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Feature: Recycling targets pupil power

At the beginning of the new academic year in September, Cockshut Hill Technology College in Yardley, near Birmingham, will be granted the internationally recognised award of Eco School status. The award has stemmed from the efforts of a teacher with a belief in environmental awareness who decided to steer his school into the route of sustainability.

Kevin Hull, the subject leader for design and technology (DT), has always had a keen interest in sustainable and environmental design. On arriving at the college three years ago, he quickly made the decision that moving his department down the route of sustainability was going to be his mission statement, and it was while researching ways of teaching his pupils to be environmentally sensitive that he learned of the Eco Schools award.

Eco Schools is a programme for environmental management, certification and sustainable development education. It offers an opportunity to make environmental issues an integral part of the life of the school, and uses curriculum material and ideas for projects and events.

It is not just an environmental management system for educational establishments, but a programme for promoting environmental awareness in a way that enhances cross-curricular links, especially between science, DT, humanities and personal, social and health education. It is also a creative way to raise the profile of the school in the wider community.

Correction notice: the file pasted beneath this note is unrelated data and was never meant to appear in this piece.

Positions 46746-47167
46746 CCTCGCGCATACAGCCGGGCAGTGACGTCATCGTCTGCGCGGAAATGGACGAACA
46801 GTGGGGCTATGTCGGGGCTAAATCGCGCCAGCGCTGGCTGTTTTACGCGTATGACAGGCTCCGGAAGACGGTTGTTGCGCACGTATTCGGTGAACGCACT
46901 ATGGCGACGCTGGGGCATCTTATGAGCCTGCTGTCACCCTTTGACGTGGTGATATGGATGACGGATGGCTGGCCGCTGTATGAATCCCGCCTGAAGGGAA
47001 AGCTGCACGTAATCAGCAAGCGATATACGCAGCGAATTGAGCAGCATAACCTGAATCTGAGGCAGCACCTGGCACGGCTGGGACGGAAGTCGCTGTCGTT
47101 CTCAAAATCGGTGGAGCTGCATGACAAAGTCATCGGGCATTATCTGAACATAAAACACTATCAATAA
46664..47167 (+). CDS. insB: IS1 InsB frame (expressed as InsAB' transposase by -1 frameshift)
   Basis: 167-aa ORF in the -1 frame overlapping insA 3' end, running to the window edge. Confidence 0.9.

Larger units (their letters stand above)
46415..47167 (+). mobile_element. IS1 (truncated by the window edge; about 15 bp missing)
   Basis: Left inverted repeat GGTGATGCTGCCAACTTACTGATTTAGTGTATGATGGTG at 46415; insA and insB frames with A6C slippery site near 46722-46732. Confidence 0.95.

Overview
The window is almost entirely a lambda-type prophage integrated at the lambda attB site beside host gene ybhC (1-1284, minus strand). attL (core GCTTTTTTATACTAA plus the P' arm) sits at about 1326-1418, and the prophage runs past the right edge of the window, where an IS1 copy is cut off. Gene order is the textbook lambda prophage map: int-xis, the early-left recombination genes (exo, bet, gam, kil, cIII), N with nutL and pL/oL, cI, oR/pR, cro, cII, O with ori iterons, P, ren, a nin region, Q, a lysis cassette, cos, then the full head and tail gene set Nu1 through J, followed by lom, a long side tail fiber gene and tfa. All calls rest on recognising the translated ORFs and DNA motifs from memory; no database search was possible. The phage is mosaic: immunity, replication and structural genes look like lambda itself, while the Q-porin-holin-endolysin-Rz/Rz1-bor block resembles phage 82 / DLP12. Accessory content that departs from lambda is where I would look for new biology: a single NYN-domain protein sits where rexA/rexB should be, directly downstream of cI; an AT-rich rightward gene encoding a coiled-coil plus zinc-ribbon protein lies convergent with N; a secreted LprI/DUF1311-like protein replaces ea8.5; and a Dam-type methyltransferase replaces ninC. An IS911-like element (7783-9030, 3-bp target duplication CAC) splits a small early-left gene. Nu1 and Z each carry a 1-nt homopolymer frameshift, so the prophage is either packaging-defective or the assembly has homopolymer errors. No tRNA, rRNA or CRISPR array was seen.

The scheme helps to create a shared understanding of the implications of running a school in a way that respects and protects the environment.

The Eco Schools process also encourages teamwork by involving the whole school - including pupils, teachers, non-teaching staff and governors - together with members of the local community such as parents, local authorities, the media and local businesses.

Realising that the award would not only benefit the students by raising their awareness of environmental issues, but also the school by changing its overall appearance, Hull took the idea to the principal of the college and, between them, they worked out a proposal for developing such a scheme. From this initial meeting, an action plan was developed and subsequently presented to the senior leadership team, the governing body and the school council.

"When I arrived at the college I was determined to try to implement a sustainability strategy," says Hull. "Moving towards sustainability meant changing the projects we deliver to our students and then changing our own performance.

"It would be hypocritical to tell our students to be environmentally sensitive if the school itself is not setting positive role models, so we started by sourcing items for the school that are sustainable, trying to buy in materials from sensitive and managed sources."

The project works by implementing the seven elements of environmental management: litter, waste, energy, water, transport, healthy living and school grounds, and are centred around an eco committee.

An environmental review is carried out and an action plan launched, followed by monitoring action and an evaluating process. It culminates in producing an eco code. It is intended to be a flexible process, and can be accommodated widely within the educational sector.

The school also has to make a successful application for one of the three Eco Schools awards: a bronze certificate, a silver certificate or a green flag.

The school must be able to show that it has gone some way towards establishing each of the seven elements before applying for one of the three levels of award - th

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